Photographer's Note

Travels on the Silk Road: Giants of Science

Universities all over the world are proud of their great scholars and erect memorials for them. But few can boast about a pantheon like the University of Buxoro (Bukhara) in Uzbekistan. From left to right:

1) Alexander Pushkin (1799 1837)
the great Russian poet and the founder of modern Russian literature(not a scientist, but OK...)

2) Ali Shir Herawi (1441 – 1501)
(in uzbek “Alisher Navoiy”; pen name “Nava'I”). He was a Central Asian politician, administrator, architect, and poet who was born and lived in Herat, then the capital of Greater Khorasan under the Timurid (Uzbek) rule. He was educated in Mashhad, Herat, Buxoro and Samarkand. He was responsible for the "Timurid Renaissance" with 470 buildings all over the Timurid empire attributed to him. Under the pen name Navo'i, he firmly established the literary use of the Turkic languages. Navo'i also wrote in Persian and to a lesser degree in Arabic and Hindi.

3) Muhammad ibn Ahmad Beruni (973-1048)
known as “Al Biruni”, was a Persian mathematician, physicist, philosopher, astronomer, historian, who contributed greatly to the respective fields. He was born in Khiva, (Khorezm province, Uzbekistan), then a part of the Persian empire and first worked at the University of Kone-Urgench (Turkmenistan), later on in Ghazni (Afghanistan). His contributions to science include: methods for solving algebraic equations; irrational numbers; summation of series; combinatorics. He devised a cartographic sphere projection, calculated latitudes of cities, constructed the first globe, calculated the radius of the earth to be 6339.6 km! He read the Greek authors Aristoteles and Euclides; note that those works were at that time lost and forgotten in Europe. He travelled to India and wrote “Ta’rikh al Hind” in Arabic. In his honor, a moon crater has been named Al Beruni.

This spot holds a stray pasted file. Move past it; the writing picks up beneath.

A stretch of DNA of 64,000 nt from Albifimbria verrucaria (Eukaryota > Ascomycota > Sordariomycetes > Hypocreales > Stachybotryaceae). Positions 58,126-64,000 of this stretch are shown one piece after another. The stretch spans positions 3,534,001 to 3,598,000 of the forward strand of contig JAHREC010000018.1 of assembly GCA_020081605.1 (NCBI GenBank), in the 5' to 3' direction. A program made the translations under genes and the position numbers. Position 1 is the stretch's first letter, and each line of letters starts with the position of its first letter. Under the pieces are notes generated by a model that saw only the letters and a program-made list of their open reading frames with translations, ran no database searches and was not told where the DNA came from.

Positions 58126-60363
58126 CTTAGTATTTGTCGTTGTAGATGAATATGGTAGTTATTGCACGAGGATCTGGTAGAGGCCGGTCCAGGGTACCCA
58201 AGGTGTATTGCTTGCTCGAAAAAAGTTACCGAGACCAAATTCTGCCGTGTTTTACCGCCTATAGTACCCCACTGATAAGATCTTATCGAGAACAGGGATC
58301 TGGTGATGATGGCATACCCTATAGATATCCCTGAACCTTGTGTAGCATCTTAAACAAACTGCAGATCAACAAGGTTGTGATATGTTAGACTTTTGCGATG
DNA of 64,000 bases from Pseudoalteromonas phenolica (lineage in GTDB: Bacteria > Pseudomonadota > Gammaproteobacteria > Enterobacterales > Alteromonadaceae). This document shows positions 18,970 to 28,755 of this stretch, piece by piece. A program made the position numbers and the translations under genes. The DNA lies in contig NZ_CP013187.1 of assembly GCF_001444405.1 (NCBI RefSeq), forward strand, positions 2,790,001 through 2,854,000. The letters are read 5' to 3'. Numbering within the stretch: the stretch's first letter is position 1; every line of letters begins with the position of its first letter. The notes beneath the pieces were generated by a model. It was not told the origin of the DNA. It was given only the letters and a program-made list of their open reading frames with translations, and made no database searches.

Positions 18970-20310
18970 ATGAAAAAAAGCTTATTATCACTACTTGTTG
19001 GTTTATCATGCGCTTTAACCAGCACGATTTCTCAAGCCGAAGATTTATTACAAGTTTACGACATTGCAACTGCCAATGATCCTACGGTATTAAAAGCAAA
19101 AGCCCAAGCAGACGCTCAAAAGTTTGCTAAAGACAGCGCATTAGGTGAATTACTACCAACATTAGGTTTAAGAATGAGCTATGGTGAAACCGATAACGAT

4) Abu Ali al-Husain ibn Sina-e Balkhi (980-1037)
(in Latin called “Avicenna”, in Farsi “Ibn Sina”). He was a universal scholar and physician. Born in Afshana near Bukhara (Uzbekistan, then Persia), the prince of Bukhara let Ibn Sina use his rich library that included works of the classic Greeks. He served several local dignitaries in Persia and taught at universities. Several books, among them “Qanun”, remained influential throughout the world for centuries.

5) Mirzo Ulugh Beg (1393- 1449)
Ulugh Beg (real name “Mirza Mohammad Taragai bin Shahrukh”) was a Timurid sultan as well as an astronomer, mathematician. He was the grandson of the conqueror Amir Temur (Tamerlane; 1336-1405). As a teenaged ruler he set out to turn Samarkand into an intellectual center for the empire. In 1417-1420 he built a university and invited numerous Islamic astronomers and mathematicians to study there. In 1428 he built an enormous observatory. He established himself a catalogue of star positions, the first original one since Ptolemy and determined the length of the sidereal year as 365.2570370 days. In honour of his achievements the Ulugh Beigh crater on the Moon was named after him.

I leaned heavily on Wikipedia for the note. I hope I wrote the names down right when taking the picture.

The slide was scanned, the scan had to be contrasted, an oak leaf removed with stamp, saturation increased by 12%, sharpened, all in PS.

Buin, hgupta, markogts, christian_v trouve(nt) cette note utile

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Additional Photos by Dietrich Meyer (meyerd) Gold Star Critiquer/Gold Star Workshop Editor/Gold Note Writer [C: 106 W: 54 N: 651] (1628)
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